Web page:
Acquiring new users at any cost while ignoring existing users is a mistake many companies make. Many growth teams are only focused on user acquisition metrics and forget about the users as soon as they have signed up. Such teams don’t realise that their business cannot capitalize on each new user if after signing up users become dissatisfied with the product and leave before they have generated any value.
Your business can benefit from a growth strategy that focuses on authentic growth—retaining users and improving your product based on what your users demand. This ensures that any measured growth matches the reality of your business.
The traditional marketing funnel is a powerful concept that acts as a solid foundation to any marketing strategy, but one which requires some adjustments for the modern app store environment. That means shifting from a AARRR structure to a RARRA structure. This article will break down what these structures are, and why it has become more appropriate to use RARRA in the modern mobile app market.
The marketing funnel is a business model which begins when a customer becomes aware of your product and ends with them engaging with your product. It’s a ‘funnel’ because it’s larger at one end (thousands of users may see an ad) and narrow at the other (only a small percentage of these will end up making a purchase or signing up).
The AARRR model (known as pirate metrics because pirates go AARRR 🏴☠️) is a traditional marketing funnel that looks like this:
This structure makes sense and has been beneficial to marketers looking to measure and improve their marketing campaigns
However, the AARRR concept was widely adopted by app marketers at a time when there were both fewer developers building mobile apps and fewer advertisers bidding for advertising space.
At that time it was easier to get your product in front of a lot of eyes with little effort. With the high visibility of your app in an uncrowded marketplace, retaining even only a small percentage of your acquired users was enough to maintain a healthy user base. A smaller number of available apps also meant less competition: your users were unlikely to have anywhere else to go even if they weren't entirely satisfied with your offering.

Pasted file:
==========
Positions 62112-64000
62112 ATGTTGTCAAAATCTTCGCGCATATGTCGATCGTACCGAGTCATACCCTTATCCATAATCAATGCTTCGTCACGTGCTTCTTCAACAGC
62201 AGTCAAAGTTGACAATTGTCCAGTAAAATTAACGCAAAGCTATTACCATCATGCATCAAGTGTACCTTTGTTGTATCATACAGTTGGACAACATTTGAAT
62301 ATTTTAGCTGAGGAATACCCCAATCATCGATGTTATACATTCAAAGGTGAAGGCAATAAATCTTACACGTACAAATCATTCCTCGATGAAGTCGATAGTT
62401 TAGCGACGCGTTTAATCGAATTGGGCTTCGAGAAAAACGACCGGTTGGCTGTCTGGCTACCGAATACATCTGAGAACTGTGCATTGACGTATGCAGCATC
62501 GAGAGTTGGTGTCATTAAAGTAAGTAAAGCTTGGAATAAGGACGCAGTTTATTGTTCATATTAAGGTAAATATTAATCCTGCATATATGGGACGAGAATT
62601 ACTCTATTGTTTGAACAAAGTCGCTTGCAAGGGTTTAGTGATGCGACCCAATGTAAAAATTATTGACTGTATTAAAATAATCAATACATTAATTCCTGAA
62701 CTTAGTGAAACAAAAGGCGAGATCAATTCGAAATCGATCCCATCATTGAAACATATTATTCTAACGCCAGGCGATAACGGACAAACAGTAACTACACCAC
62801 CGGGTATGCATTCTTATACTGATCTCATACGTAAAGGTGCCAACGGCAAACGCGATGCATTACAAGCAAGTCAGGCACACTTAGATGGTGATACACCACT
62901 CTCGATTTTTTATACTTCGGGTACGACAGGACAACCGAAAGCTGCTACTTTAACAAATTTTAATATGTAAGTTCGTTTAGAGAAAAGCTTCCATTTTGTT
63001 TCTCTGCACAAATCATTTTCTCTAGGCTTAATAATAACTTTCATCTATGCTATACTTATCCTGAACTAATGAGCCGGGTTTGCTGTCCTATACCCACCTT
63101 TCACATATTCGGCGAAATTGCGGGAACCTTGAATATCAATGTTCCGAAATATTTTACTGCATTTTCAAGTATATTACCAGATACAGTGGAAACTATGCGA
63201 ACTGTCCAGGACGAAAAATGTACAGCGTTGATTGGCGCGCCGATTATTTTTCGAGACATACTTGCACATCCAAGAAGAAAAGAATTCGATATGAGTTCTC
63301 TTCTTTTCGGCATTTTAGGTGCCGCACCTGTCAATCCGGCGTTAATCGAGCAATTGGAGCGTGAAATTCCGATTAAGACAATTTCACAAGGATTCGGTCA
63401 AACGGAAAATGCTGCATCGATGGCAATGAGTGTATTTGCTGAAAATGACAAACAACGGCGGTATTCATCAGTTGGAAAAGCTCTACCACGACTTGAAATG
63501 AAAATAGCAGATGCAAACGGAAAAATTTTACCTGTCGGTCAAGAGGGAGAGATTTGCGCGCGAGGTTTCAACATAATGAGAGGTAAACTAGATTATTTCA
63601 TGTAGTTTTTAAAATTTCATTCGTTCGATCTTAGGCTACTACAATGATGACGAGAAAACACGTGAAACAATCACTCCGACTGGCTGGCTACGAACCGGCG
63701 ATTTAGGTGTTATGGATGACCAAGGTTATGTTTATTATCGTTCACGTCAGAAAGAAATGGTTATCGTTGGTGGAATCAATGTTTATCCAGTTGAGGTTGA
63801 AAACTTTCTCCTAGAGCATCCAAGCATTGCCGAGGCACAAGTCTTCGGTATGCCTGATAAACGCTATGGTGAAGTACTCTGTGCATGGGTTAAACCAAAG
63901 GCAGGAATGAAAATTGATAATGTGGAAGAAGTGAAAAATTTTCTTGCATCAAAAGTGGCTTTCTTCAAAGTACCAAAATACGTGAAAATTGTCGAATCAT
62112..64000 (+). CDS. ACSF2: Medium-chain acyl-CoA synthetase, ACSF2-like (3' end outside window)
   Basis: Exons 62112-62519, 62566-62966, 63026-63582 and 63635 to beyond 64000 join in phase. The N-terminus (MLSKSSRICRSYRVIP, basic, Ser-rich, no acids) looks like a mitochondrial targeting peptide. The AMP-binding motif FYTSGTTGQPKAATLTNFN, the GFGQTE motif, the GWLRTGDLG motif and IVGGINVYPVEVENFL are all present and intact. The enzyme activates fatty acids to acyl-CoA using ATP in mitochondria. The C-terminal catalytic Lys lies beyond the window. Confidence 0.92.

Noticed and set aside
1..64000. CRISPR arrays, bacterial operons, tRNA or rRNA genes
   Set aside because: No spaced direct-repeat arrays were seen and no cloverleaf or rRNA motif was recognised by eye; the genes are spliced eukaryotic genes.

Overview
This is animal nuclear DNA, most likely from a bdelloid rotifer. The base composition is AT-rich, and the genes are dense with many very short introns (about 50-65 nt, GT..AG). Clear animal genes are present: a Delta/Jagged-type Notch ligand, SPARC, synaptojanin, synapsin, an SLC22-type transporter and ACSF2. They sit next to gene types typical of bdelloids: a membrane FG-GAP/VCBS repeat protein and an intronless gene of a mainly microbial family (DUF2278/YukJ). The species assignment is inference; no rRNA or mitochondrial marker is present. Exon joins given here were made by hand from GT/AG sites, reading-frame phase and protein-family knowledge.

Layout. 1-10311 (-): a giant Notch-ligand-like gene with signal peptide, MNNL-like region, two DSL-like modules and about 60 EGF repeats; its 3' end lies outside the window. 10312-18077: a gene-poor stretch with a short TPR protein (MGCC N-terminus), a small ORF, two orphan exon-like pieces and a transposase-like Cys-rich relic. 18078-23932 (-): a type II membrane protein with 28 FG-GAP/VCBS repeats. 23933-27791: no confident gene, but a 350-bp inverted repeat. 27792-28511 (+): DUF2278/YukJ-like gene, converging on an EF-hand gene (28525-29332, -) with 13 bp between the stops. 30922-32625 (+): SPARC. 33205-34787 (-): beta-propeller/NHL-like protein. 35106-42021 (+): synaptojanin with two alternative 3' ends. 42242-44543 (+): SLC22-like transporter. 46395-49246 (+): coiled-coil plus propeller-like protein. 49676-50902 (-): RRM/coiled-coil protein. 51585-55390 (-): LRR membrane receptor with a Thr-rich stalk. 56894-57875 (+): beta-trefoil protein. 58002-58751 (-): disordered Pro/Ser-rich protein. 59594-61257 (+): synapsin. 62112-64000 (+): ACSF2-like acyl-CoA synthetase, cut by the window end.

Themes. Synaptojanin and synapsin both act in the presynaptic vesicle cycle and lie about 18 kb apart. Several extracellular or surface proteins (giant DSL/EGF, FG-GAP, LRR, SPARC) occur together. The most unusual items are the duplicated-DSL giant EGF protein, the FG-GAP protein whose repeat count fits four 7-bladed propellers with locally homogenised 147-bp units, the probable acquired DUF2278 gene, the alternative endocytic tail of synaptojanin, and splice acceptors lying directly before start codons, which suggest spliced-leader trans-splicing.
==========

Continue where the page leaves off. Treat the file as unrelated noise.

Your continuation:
The focus on acquisition in AARRR metrics is not suitable for the app marketing landscape in 2022. Mobile devices are ubiquitous and selling apps and services has become famously lucrative.
Contrary to when AARRR was an effective app marketing model, there are now more developers building mobile apps (with more being added daily!) and more advertisers bidding higher amounts for advertising space. People have also become desensitized to traditional ads due to this oversaturation and have become more likely to ignore them.
The average mobile app loses over 75% of its users after the first three days, increasing to a 95% loss by the 90 day mark. If you are focusing primarily on acquisition as a measure of success in your pirate funnel, your metrics will look amazing, but you will likely find that you are spending more on marketing than you are profiting from your growing user base. A user who just signs up and then leaves after a few days does not generate any revenue.
Acquisition channels are now more expensive due to the number of advertisers bidding for advertising space. If you are not retaining your users, you are wasting your advertising budget on meaningless growth.
Re-focusing your growth strategy on retention will make your product better and provide ample material to improve the cost efficiency of your marketing campaigns. Authentic growth comes from understanding your users and better serving them.
The RARRA growth marketing strategy is a re-think of AARRR. It re-prioritizes the steps so that acquisition is no longer the focus, laying out an alternative way to drive new signups through user engagement and referrals without relying on expensive marketing channels. The restructured funnel looks like this:
RARRA promotes authentic growth. By creating a great product that meets your existing users’ needs you will not lose them to the competition. Acquisition can then be driven by word-of-mouth in addition to paid marketing channels.
AARRR (focusing on activation first)
RARRA (focusing on retention first, activation last)
If you invest $3000 to acquire 300 new users, and 95% leave by the end of the month, then you have spent $3000 to acquire 15 users. Your Customer Acquisition Cost (CAC) is $200.
if you invest $3000 to acquire 300 new users, but now only 70% leave by the end of the month, then you have spent $3000 to acquire 90 users. Your Customer Acquisition Cost (CAC) is $33.
Here are some steps you can take to create your own growth strategy based on the RARRA model.
The key to picking the right growth metric for your product is understanding the points of maximum leverage for your growth efforts. The N Day Retention statistic is a common tool for identifying such points. By calculating user retention for days 0 through, for example, 7, you can identify any significant drops in average usage between days 0 and 7. Once you know which situations might be causing users to stop using your product, you can focus your attention more clearly on addressing those situations.
While retention is the most important metric in RARRA, you will also need to decide on other relevant metrics to ensure you are measuring authentic growth and meaningful interactions. Carefully consider what you want your users to be doing, and then measure whether they are doing that and with which frequency.